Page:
Back in November, I posted briefly about the future of this site and where I saw things going.
I felt like I’d said most of what I had to say about trumpet players’ lip injuries, and I was becoming more interested in writing about broader topics like personal development and productivity. At the same time, I felt like The Lip Rip Blues served a valuable purpose to the brass community, and I didn’t want to dilute it with other kinds of content. Continue reading
You may have noticed (or at least I hope you’ve noticed) that dear old Lip Rip Blues hasn’t seen many updates in the past six months or so. You may have wondered if all is well.
All is well! So don’t worry. I’ve been a little unsure which direction to take this site, and as a result, I’ve let it kinda … sit. Continue reading
This post is the last in a series of three on riding RAGBRAI, a weeklong bike ride across Iowa. Here’s the first one, and here’s the second one. Thanks for reading!
One of my favorite quotes is from Tony Robbins: “What’s wrong is always available, and so is what’s right.”
We Choose What We Focus On: Positive vs. Negative
There is a lot to complain about on a 7-day camping bike ride. For instance, watch this: I’m going to name three common household objects in my field of view right now, and I bet there’s a hardship associated with each one on RAGBRAI. Continue reading
In November, my lower lip started acting up: weakness, muscle spasms, etc. It’s been hard to figure out what exactly is going on with it, so I recently went to the Cleveland Clinic to see Dr. Richard Lederman, a world-renowned neurologist who’s written extensively on performance injuries, particularly embouchure problems in brass players.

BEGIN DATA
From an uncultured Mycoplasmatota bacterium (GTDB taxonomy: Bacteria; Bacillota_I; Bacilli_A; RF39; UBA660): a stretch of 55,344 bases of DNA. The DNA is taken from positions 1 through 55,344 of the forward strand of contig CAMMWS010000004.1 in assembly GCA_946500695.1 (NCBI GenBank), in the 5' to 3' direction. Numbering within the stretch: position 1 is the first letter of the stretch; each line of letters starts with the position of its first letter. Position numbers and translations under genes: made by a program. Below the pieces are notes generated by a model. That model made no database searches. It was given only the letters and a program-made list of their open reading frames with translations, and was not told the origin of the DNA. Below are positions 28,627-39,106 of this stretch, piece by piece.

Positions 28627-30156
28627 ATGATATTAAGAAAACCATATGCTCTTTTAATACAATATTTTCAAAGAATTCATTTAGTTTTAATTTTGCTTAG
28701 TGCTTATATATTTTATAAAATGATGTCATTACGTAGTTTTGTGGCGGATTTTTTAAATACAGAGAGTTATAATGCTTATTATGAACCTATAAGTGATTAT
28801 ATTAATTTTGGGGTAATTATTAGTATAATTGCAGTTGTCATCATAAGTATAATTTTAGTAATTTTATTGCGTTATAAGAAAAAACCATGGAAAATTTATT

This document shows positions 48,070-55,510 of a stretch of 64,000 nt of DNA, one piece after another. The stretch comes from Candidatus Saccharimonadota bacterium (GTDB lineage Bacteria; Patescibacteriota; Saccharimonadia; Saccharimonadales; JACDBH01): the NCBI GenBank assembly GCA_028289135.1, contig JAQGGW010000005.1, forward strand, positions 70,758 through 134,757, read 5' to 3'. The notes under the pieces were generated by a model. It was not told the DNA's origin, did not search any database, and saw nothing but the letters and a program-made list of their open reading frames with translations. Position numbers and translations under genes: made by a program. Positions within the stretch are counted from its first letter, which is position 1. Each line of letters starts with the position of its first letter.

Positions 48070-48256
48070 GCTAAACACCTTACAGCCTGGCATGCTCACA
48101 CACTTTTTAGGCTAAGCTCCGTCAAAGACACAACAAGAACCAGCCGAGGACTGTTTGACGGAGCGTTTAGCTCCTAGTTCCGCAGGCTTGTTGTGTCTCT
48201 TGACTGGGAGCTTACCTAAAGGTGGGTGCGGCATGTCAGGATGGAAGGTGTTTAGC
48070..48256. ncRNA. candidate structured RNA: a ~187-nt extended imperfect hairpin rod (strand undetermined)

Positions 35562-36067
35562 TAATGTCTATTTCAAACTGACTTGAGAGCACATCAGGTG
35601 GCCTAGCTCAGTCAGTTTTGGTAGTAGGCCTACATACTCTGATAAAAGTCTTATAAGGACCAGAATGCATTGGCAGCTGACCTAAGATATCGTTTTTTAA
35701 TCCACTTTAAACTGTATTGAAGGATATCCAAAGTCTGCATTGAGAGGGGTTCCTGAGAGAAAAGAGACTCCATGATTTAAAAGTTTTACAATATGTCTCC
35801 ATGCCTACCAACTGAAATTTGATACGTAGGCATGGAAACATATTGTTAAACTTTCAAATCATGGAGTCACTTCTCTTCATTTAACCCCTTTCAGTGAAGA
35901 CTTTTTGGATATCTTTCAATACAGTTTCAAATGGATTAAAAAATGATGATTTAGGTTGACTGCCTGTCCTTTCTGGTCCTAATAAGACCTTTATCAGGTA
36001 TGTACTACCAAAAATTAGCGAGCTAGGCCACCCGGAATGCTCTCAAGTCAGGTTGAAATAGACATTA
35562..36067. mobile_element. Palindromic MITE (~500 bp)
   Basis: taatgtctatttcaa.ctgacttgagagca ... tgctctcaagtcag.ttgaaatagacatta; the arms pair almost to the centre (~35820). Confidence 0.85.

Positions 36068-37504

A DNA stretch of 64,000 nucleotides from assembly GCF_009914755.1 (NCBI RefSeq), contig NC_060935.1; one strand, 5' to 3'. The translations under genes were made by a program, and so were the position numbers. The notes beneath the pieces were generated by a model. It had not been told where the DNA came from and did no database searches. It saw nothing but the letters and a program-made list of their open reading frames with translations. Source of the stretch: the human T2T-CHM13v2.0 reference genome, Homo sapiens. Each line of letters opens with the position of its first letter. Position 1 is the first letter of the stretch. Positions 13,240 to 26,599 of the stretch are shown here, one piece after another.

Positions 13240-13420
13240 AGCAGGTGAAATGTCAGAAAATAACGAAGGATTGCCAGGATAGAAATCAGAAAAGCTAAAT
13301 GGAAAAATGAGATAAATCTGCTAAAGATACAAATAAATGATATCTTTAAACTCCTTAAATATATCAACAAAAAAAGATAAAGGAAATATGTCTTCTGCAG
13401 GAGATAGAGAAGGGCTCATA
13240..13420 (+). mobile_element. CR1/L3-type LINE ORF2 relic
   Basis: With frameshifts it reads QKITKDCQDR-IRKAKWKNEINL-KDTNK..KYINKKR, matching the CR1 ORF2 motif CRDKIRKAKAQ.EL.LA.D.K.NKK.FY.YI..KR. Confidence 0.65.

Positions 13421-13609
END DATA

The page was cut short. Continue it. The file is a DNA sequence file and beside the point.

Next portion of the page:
Here’s what I found out! Continue reading
This post is the second in a series of three, so, you know, expect another one on this topic. Here’s a link to the first post. Thanks for reading!
My last post was all about the importance of perseverance. Whether you’re riding a bike across Iowa or trying to become a better musician, all you really have to do is keep pedaling. Everything else pales in comparison to perseverance.
We gotta put in the time and keep putting in the time. There’s no substitute for not quitting. We can make the journey more pleasant, though, by controlling our self-talk. Continue reading
This post is the first in a series of three, so, you know, expect a couple more on this topic. Thanks for reading!
The past two summers, I’ve spent the last week in July riding my bike across Iowa with 15,000 other people.
I speak of RAGBRAI, a weeklong rolling Mardi Gras that’s been a fixture in Iowa culture for the last 43 years. I’m taking a break this summer, and I want to reflect on what the experience has taught me about being a musician. But first, here’s a little background on this strange phenomenon. Continue reading